Will this cichlid community work?
I currently have a 120 x 45 x 50cm aquarium housing two Texas cichlids, a Parrot cichlid, two Oscars, a Synspilum cichlid, two cory catfish and a Red tail black shark.
My new tank will be 180 x 60 x 75cm and will house all the above fish, plus two Jaguar cichlids, ten Convicts, two Jack Dempseys two Salvini cichlids, two Red headed cichlids, two Firemouths and two Midas cichlids.
I’ve been advised to buy all the additional fish as juveniles, adding the Midas cichlids last.
Please could you advise on filtration, heating and lighting?
Some algae eaters will be useful, I’m sure — are there any additions you see fit to make to make the most of what I have? PHILIP LOWE, EMAIL
AWow! That’s a lot of cichlids all being mixed together — even in your proposed larger tank. I would start by removing the non-cichlids: the corys and Red tail black shark. Corydoras need to live together in large groups, but with small, peaceful fish like tetras. There will be too much cichlid rough and tumble for them and when the Oscars grow, they will try to eat them. The corys have their own defences, including armoured bodies and erectile dorsal and pectoral fins. As soon as the Oscar engulfs them the spines stick out and the poor corys will either be engulfed and then spat out again on a cyclical basis or get stuck in the Oscar’s mouth, which could prove fatal for both parties.
Red tail black sharks need a space to call their own and areas to graze. Having to fight cichlids for territory and then getting snapped at as it goes out on grazing forays will raise tension levels in the tank and is best avoided.
Now for the cichlids. 180 x 60 x 75cm/72 x 24 x 30in is indeed a large tank, although you propose a lot of cichlids, and some very large species at that. The Oscars, Synspilum, Jaguars and Midas will all easily top 30cm/12in in length, so that’s seven, foot-long fish straight away and your tank will be well and truly filled. But on top of that, you want two Texas cichlids at 20cm/8in, a Parrot, which reaches a similar size, as will the two Jack Dempseys and the Salvini cichlids. Then you want two Firemouths and ten Convicts, so let’s put a conservative 10cm/4in average length on those 12. The Red head cichlids you mention may be more ‘Synspilum’ types, but they could be Geophagus, so let’s estimate those at around 20cm/8in each. I’m imagining 28 medium to large cichlids and I’m wincing.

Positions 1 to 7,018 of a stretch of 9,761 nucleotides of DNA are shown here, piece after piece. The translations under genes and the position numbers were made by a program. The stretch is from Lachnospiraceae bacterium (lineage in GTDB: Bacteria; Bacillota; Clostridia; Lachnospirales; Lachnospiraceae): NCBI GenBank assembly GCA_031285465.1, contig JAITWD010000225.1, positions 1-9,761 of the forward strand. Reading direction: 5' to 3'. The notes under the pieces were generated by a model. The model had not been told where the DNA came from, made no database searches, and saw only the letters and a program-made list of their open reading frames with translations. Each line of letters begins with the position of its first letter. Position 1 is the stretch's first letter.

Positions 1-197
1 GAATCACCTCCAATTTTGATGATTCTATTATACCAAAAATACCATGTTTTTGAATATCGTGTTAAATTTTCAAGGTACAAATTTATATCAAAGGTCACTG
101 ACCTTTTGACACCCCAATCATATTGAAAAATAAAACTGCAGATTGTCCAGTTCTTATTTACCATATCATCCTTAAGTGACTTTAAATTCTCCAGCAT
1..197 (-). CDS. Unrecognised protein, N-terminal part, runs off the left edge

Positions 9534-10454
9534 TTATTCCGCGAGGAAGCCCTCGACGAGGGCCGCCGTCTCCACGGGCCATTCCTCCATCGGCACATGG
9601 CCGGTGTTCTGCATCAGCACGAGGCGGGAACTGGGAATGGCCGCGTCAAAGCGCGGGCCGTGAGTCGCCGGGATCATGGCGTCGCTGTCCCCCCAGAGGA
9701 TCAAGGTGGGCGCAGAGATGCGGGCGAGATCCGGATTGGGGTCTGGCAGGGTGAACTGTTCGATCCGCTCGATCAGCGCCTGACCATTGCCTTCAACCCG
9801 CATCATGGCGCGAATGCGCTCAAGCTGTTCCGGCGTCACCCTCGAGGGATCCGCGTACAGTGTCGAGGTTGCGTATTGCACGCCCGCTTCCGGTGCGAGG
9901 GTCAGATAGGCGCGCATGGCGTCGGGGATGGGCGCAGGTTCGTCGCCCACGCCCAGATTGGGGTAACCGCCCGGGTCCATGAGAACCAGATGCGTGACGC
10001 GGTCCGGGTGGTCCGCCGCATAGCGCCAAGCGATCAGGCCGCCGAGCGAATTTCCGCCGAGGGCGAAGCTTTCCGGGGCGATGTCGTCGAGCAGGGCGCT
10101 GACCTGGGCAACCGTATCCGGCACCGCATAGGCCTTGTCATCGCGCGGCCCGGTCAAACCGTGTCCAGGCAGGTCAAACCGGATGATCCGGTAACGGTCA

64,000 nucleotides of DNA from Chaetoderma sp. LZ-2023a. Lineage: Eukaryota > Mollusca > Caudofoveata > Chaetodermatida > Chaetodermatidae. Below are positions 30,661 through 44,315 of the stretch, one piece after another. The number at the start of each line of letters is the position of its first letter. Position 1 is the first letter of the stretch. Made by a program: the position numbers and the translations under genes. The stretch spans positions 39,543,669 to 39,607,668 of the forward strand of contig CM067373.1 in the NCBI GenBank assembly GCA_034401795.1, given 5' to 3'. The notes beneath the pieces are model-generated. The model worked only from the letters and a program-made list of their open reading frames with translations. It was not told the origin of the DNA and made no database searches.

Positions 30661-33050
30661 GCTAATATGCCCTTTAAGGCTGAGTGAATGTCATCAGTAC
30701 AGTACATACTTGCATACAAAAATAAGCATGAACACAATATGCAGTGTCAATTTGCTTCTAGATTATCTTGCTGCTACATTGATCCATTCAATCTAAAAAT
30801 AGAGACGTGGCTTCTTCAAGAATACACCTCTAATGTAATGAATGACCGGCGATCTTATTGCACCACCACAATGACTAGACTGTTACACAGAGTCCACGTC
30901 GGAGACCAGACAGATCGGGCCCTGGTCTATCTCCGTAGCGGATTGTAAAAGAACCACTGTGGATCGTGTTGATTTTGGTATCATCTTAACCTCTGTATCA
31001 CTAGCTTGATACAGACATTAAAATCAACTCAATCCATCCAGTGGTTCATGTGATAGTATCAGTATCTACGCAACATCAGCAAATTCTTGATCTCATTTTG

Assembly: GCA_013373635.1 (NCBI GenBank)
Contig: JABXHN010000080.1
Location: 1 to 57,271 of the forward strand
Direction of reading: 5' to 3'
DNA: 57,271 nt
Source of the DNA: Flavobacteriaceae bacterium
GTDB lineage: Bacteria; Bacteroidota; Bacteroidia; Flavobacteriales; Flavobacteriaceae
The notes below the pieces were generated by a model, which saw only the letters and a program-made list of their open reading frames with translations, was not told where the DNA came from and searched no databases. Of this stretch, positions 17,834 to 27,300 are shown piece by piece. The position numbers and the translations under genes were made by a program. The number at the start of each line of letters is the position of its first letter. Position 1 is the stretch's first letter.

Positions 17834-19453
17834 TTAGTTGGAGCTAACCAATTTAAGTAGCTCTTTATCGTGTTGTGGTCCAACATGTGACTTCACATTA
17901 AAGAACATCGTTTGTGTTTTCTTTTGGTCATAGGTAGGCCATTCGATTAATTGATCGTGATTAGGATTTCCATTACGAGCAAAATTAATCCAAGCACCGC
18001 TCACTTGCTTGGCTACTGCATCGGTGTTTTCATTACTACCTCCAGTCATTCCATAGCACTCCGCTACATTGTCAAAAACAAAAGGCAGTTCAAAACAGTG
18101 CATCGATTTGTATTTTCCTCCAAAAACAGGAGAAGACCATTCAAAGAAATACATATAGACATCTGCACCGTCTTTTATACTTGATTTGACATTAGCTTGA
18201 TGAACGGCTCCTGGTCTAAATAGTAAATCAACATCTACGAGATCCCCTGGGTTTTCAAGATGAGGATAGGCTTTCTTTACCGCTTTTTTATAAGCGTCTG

Potential communities could include a medium sized Central American tank including the Texas, Jack Dempseys, Salvini, Convicts and Firemouths, although I would cut the number of Convicts down to four. You could add the Parrot to that mix too.
Or you could do a large cichlid mix of the SHUTTERSTOCK Oscars, Midas, Jaguars and Synspilum, and if it’s a large specimen, you could add the Parrot to that too.
A definite ‘yes’ to adding all fish as juveniles and growing them up together. I’ve mixed foot long, adult cichlids in large tanks many times and the advice of adding the Midas last is good. If you added any similarly sized Oscars, Jaguars, or Synspilum to a tank already containing a large, territorial male Midas, he would slaughter them overnight.
I see what you are doing with your mixture: add lots of them and add them small, and they will all get on. But these aren’t Malawi mbuna and all prefer a space to call their own, to find mates, lay eggs and eventually raise fry. If any of your cichlids breed, chaos will ensue and the stress would be almost audible. Have you thought about keeping the old tank with smaller species in that one and larger species in the other?
For algae eaters you would get away with adult Bristlenoses in with the small to medium sized species but for the big guys you would need good old Common plecs: a
gibbiceps or one of the desirable, larger L-number species like adult Royal Panaque.
Filtration should be in the form of two hefty external filters rated at 2000 lph each, and 2 x 300W heaters fitted with heater guards. A large air pump and airstone would definitely help too.
Buy them all small, grow them up together, decorate with lots of wood and rocks, but there are way too many species and individuals of South and Central American cichlids on your list, even for your big tank, so please think again.
Tiger Oscar. Midas cichlid.